The width of a sole is only part of the technology story, of course. The way the sole angles back from the leading edge, known as the bounce angle, can determine how smooth turf interaction might be for a particular swing, even for average golfers.
“Without the proper sole design, you will not optimize your ball speed, launch and spin,” says Nick Sherburne, director of clubfitting at Club Champion, a national clubfitting chain. He says golfers with steep swings need more bounce, and golfers with sweeping swings need less. However, even if the soles on your irons are the right fit for your style of swing, he says, you’ll only reap the benefits if the lie angle and shaft length are correct, too.
So when buying new irons, be sure to check the tech in the sole as well as the face. As always, a quality clubfitter is a great place to start.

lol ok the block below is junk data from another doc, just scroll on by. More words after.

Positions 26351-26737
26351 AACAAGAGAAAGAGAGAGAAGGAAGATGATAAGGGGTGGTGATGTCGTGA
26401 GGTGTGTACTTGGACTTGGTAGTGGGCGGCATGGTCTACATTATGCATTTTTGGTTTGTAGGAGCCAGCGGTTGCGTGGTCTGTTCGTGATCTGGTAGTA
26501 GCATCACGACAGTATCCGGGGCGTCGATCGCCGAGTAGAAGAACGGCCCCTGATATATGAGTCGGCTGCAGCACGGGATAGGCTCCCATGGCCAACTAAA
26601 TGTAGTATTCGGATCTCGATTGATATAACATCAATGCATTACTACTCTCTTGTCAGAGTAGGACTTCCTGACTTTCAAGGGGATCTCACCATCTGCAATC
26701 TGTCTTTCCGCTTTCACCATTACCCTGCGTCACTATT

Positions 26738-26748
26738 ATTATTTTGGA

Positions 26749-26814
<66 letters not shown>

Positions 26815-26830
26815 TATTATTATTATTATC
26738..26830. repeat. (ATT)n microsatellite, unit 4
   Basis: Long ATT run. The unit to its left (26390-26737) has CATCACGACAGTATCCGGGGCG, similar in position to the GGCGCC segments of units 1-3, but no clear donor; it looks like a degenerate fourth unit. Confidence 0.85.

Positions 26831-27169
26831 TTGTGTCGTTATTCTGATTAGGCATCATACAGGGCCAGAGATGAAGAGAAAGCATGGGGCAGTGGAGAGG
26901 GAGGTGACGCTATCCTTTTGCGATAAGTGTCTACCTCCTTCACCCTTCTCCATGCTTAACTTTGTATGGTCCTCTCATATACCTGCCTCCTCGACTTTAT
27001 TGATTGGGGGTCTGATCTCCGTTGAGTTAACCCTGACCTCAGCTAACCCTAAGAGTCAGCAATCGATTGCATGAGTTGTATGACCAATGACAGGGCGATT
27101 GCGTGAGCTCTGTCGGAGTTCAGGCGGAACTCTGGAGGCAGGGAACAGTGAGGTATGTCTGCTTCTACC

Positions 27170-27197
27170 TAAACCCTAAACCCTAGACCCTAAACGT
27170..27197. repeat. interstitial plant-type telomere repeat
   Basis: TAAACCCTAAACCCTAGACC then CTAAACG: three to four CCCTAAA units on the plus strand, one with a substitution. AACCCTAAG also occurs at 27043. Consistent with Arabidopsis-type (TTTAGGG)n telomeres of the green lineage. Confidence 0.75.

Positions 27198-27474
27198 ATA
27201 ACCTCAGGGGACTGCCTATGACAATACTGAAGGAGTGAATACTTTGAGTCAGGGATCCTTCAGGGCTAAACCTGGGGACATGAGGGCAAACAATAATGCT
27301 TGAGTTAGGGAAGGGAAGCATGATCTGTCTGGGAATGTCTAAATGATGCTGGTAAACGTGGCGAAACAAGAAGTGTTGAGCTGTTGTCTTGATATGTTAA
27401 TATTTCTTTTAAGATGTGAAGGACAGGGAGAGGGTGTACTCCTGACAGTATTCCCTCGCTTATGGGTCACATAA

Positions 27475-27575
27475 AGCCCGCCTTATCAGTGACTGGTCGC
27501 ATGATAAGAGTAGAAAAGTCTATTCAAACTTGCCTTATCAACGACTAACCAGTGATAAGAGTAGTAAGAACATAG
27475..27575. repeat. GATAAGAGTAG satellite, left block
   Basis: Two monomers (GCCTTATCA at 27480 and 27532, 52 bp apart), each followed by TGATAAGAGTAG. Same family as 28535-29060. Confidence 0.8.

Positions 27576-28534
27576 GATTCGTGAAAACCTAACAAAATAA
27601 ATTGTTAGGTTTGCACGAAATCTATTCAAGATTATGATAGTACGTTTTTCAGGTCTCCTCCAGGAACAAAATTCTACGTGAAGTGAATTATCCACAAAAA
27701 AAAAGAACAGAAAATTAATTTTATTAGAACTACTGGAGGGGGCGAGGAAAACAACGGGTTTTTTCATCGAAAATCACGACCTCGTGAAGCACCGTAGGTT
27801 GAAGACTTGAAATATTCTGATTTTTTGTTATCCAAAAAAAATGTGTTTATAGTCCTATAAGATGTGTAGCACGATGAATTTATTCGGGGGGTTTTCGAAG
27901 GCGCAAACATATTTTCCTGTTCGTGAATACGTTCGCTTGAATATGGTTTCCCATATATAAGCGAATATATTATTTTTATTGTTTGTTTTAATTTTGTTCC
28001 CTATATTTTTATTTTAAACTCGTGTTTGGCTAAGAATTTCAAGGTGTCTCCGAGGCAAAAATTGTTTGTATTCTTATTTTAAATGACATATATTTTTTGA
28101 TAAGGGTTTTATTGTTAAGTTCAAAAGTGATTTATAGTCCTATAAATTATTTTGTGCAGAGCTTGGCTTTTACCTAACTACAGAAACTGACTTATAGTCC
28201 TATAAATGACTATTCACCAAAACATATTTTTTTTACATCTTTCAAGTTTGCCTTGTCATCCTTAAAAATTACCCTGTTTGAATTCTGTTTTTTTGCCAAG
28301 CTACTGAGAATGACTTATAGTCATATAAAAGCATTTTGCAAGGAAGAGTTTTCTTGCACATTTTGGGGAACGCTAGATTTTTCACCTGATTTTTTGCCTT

▶ The face insert, made of high-strength steel, has channels on the back designed with the aid of artificial intelligence. The intent is to have increased face flex on all impacts. $1,300/set
JPX 921 TOUR
▶ The long irons in this set feature wider soles for forgiveness, and the short irons have narrower soles to improve turf interaction. Mass was moved to the perimeter to improve feel. $1,300/set
X FORGED CB
▶ Better players might add a “tip weight” to the shaft, but that changes the head’s center of gravity. An interchangable back weight in this forged iron keeps the CG in the right spot. $200/club
HOT LAUNCH C521
▶ The wing on the back of the sole provides forgiveness in two ways: One, it pushes the center of gravity back for more stability on mis-hits. Two, it helps turf interaction on fat shots. $70/club